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Complex rules surround transfer of UK pension funds

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Once you withdraw your 25 per cent that is untaxed in the UK, the April 2015 UK changes allow you to leave the money in your current pension fund and take out lump sums when you need to: known as “uncrystallised funds pension lump sums”.

The 50 per cent emergency tax rate should not apply after 55 but you would need UK advice on that as I am not a UK licensed adviser.

The website, uk.gov.au, lists more than 1000 Australian QROPS funds – most of them self-managed super funds (SMSFs), so it would appear that the preferred method of transfer in the past has been to set up one’s own fund.

However, it is not known how many of these meet the more restrictive rules brought in from 2014 that don’t allow withdrawals until age 55 – and even more rules from 2017 introducing a 25 per cent “overseas transfer charge,” unless both the individual and the QROPs are both resident in Australia, and remain so for five UK tax years.

The Australian British Chamber of Commerce notes the existence of a public offer QROPS, the Australian Expatriate Super Fund (AESP) but its link directs you to a firm of advisers: IVCM.

AESP is a division of the Tidswell Superannuation Master Plan (as are Spaceship and mobiSuper funds), Tidswell being an Adelaide firm of advisers and is itself part of a larger group: Sargon.

You can download a copy of the product disclosure statement from the Sargon website and a separate application form. The fees appear quite high, totalling 2.46 per cent a year for the sample Balanced Fund quoted.

Why not simply leave the money as is and take a pension at retirement?

I have been retired for about six years and have a super pension with Colonial First State, containing about $230,000, plus $80,000 outside of super. My query is to do with advisor fees that bug me, well over $2,500 per year. I’ve seen the AustralianSuper TV ads and they insist on low fees. Is it possible to transfer my income stream into AustralianSuper, or is there another option you can suggest? B.E.

The firm of advisers you name is part of the IOOF group and their fees are independent of the Colonial First State pension fund.

If all your investments are being managed by the firm you are being charged about 0.8 per cent a year, which is not exceptionally high.

You could move to another super fund but that would not solve the question of adviser’s fees, if in fact you were to stay with that firm and possibly even ask them to move your fund for you or even switch to another advisory firm.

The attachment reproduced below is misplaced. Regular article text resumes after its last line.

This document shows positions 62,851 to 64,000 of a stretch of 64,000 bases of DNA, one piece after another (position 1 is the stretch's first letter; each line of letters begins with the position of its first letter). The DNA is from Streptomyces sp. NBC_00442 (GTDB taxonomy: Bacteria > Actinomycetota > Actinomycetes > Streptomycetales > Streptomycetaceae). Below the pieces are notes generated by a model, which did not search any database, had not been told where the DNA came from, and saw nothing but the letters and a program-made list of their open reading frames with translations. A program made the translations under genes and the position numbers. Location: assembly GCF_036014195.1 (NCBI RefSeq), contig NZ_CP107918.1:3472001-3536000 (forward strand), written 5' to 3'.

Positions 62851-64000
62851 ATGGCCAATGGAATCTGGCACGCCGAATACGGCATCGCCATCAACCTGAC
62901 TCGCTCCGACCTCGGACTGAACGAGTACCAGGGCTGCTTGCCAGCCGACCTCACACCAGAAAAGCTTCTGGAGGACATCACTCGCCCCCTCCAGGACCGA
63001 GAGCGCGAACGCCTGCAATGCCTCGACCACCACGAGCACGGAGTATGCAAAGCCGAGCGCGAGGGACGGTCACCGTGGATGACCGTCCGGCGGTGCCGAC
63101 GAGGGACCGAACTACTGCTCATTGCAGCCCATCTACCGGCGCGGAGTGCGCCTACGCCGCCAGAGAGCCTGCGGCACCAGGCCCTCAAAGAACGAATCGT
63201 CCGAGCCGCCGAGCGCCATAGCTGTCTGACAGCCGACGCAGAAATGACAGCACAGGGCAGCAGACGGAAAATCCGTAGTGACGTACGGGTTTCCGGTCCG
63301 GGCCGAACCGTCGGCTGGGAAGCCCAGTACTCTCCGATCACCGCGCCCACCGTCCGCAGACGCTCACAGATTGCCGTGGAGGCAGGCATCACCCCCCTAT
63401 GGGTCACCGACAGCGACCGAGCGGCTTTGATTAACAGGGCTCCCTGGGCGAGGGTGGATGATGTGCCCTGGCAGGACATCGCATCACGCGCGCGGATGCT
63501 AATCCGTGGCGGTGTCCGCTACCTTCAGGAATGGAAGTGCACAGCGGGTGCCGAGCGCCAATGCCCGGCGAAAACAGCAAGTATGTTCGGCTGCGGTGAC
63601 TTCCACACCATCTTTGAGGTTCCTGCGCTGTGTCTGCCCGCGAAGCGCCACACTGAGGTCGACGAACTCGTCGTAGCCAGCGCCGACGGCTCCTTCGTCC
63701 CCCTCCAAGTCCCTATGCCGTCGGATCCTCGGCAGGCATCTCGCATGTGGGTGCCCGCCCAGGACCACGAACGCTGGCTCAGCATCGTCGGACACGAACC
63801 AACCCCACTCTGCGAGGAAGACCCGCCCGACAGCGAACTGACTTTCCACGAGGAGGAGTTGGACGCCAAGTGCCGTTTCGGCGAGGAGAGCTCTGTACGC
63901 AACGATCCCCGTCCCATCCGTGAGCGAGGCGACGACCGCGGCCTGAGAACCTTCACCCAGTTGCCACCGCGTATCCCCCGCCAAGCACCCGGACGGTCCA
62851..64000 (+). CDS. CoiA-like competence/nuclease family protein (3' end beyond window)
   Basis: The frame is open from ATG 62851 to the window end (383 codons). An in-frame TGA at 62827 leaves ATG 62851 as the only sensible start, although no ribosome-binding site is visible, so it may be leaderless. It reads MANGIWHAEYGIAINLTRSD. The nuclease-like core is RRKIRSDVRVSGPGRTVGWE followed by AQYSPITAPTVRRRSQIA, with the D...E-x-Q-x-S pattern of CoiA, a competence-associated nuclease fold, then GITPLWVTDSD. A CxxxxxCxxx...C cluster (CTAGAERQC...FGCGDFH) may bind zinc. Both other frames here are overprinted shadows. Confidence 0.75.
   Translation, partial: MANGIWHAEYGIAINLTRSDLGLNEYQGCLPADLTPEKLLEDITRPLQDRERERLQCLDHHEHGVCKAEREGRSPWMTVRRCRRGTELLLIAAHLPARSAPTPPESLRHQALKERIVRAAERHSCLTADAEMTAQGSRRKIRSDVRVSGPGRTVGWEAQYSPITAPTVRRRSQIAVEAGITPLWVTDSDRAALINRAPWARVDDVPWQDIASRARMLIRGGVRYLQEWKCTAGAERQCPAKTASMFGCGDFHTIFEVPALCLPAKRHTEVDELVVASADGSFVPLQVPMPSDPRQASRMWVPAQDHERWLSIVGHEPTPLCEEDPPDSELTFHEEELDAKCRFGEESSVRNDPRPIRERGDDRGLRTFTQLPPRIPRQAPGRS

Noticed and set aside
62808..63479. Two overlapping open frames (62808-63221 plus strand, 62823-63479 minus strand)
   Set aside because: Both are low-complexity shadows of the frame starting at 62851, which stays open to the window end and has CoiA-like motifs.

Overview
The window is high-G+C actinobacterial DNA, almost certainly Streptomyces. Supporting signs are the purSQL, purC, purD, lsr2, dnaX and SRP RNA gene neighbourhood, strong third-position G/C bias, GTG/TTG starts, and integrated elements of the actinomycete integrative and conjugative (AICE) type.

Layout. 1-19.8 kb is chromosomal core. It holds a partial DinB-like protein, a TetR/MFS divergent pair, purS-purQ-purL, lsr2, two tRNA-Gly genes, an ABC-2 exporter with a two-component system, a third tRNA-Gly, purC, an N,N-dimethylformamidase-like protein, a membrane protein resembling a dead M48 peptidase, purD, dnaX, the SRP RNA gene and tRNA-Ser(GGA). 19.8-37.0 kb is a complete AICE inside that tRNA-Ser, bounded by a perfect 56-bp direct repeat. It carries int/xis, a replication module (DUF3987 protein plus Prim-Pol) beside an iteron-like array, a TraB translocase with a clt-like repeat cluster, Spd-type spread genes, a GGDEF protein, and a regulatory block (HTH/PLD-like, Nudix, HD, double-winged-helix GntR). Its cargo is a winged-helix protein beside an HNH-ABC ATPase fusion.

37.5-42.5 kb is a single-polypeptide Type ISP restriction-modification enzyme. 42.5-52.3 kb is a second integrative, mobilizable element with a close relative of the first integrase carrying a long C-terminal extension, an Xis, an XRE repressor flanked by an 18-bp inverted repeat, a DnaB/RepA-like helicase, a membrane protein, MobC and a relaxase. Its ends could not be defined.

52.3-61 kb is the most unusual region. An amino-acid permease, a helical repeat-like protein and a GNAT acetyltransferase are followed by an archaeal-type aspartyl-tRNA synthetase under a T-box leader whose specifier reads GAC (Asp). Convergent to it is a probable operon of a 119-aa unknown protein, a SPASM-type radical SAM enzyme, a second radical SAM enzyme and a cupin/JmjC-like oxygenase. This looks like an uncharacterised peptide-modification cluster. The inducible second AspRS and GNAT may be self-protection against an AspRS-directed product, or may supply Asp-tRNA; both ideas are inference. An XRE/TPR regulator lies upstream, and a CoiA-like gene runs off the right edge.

I suggest you need to decide whether (a) you need to pay ongoing fees to an adviser and, if so, (b) whether you are happy with the advice you are receiving or (c) you want to switch to another firm of advisers.

If I rent out a self-contained flat incorporated in my home, and I continue to reside at the same address, would the property still be considered my principle place of residence? Would it affect my children when sold by them on my death? J.C.

When you earn income from your home, it loses its 100 per cent exemption from capital gains tax (CGT). So, when your children sell the house, CGT will be calculated in proportion to the area of the flat and the length of time it was rented. For example, let’s suppose (i) you own the house for 30 years and rent the flat for 10 of those years, (ii) the flat constitutes 20 per cent of the floor space and (iii) when sold, the house makes a $600,000 profit.

Most of the profit will be CGT-free but the taxable portion will be calculated by multiplying $600,000 by 10/30ths and then 20/100ths, equalling $40,000 and this would be taxed in the deceased estate at adult rates – currently about $4500, if no other income.

When renting, be sure to keep receipts for all items bought for the house that would be deductible if it was a rented property, as these can be added to your cost base.

I am an 88-year-old widow, part pensioner with no super, own my home and have some shares and term deposits. I have just closed a $220,000 term deposit as the rates are so low. The money is now in my bank account while I decide what to do with it – probably more shares, as I am looking for more income. Any suggestions? J.W.

If you are accustomed to a share portfolio and know how to pick one that meets your needs, or have a broker whom you can ask, then by all means, look to improve the income earned on your money.

However, I am wary about the sharemarket right now, given the economic problems being experienced in Europe and America, and you could find yourself caught up in a market selloff.

Why not take a three-month term deposit and see what is happening at the end of the term?

If you have a question for George Cochrane, send it to Personal Investment, PO Box 3001, Tamarama, NSW, 2026. Help lines: Australian Financial Complaints Authority, 1800 931 678; Centrelink pensions 13 23 00.

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